Please enable JavaScript to view the comments powered by Disqus.

SMART INSIGHTS FROM PROFESSIONAL ADVISERS

How to Grow Your Retirement Savings Without Growing Your Tax Bill

Moving money from a bank or brokerage account to a Roth IRA can save you a lot in future taxes.

Thinkstock

Each and every year, I run across countless individuals who foolishly pass up the opportunity to shift money from a taxable account to a tax-free account—all without increasing their tax bill. This is generally a big mistake. It may not make or break your retirement, but most long-term financial success comes not as the result of one or two really good big decisions, but rather, by taking small, but consistently positive steps.

See Also: Why You Need a Roth IRA

Roth individual retirement accounts can be powerful tools. They allow you to put money aside today that can grow tax-free for the remainder of your lifetime, and there are no required minimum distributions, as there are for traditional IRAs. Of course, nothing worth having in life comes without a cost, and the Roth IRA is no exception. In order to get money into the future tax- and RMD-free haven that is the Roth IRA, you have to pay tax on the funds that go into the Roth IRA before they go into the Roth IRA.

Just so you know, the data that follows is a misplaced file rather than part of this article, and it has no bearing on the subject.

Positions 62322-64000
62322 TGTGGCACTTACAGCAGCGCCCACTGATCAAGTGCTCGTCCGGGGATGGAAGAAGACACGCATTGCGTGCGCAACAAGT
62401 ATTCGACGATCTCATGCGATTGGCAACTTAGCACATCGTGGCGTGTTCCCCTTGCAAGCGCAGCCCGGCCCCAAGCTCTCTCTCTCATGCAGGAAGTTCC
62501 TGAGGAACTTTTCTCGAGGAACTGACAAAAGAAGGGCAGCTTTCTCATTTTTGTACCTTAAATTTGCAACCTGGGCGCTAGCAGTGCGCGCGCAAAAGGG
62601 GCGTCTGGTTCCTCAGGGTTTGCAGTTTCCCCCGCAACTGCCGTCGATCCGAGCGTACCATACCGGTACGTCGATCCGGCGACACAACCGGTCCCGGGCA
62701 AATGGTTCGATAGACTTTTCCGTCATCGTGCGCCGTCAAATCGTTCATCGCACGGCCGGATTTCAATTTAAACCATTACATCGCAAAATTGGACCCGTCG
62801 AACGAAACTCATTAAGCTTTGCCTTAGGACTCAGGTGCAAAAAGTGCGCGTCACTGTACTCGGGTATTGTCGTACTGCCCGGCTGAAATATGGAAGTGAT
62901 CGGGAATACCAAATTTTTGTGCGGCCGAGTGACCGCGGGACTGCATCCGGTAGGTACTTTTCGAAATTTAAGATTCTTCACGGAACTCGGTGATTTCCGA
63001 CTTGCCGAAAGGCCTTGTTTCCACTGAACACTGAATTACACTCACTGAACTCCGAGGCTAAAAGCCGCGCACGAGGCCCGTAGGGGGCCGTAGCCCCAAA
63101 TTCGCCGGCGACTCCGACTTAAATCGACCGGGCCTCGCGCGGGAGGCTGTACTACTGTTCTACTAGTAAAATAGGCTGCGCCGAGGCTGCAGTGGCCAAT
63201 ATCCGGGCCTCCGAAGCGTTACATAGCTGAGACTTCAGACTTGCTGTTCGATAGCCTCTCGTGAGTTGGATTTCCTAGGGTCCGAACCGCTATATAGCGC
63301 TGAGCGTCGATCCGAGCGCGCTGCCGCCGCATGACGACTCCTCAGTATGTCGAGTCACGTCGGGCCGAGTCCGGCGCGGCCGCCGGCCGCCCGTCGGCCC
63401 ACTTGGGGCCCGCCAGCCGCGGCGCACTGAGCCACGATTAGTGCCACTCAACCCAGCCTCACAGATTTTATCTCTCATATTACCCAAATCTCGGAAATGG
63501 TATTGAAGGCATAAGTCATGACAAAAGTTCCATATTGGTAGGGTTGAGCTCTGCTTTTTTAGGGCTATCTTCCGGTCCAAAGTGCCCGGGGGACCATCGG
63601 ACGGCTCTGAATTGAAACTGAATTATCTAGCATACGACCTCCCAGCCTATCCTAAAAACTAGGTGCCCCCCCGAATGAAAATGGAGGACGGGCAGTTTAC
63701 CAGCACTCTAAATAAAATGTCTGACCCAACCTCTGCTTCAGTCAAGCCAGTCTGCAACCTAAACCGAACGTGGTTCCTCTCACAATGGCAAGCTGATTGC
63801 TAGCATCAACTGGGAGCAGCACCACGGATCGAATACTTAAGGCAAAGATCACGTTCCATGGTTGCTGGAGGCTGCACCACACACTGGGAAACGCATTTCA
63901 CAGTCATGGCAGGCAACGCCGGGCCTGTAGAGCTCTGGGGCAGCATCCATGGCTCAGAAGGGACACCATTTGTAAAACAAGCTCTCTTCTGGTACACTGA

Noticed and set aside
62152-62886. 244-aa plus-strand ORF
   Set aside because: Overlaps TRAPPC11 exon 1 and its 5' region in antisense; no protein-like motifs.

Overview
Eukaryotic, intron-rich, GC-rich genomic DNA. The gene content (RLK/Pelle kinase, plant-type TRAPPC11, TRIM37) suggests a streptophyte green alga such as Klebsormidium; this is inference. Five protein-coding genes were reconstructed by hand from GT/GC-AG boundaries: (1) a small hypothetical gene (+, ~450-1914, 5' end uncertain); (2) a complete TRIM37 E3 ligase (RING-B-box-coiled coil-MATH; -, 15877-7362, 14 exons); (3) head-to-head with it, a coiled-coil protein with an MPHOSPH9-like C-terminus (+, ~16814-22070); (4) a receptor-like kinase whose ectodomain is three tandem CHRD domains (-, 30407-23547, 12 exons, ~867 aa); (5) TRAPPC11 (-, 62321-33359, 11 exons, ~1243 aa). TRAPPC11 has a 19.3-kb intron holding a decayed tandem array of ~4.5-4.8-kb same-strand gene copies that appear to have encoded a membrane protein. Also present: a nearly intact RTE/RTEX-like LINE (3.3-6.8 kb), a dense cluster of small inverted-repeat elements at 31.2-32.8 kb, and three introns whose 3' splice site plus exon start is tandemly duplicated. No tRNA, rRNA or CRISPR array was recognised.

Broadly speaking, there are two ways to get money into your Roth IRA: through contributions and conversions. One important distinction between the two is that conversions generally increase your taxable income and therefore your tax bill. Contributions, on the other hand, do not increase your income. Huh?

Let me explain: When you make a Roth IRA conversion, you're generally taking money that was put into an account on a pre-tax basis—meaning funds for which a tax break was already received when you made the contribution—and turning it into after-tax Roth IRA money. In order to do that, you essentially have to reverse your old tax break by adding to your income the pre-tax funds you contributed to your IRA, 401(k) or similar account and paying tax on those funds.

Advertisement

For example, let's say that from 2011 to 2015, you made annual deductible contributions to a traditional IRA of $5,000, for a total of $25,000 of contributions. Over time, the account has grown to $40,000. Now, if you want to convert those funds to Roth IRA savings in 2016, you'll have to add that $40,000 to your income. Thus, if you convert today and your income would otherwise be $100,000, the conversion will result in you owing tax on $140,000 for 2016.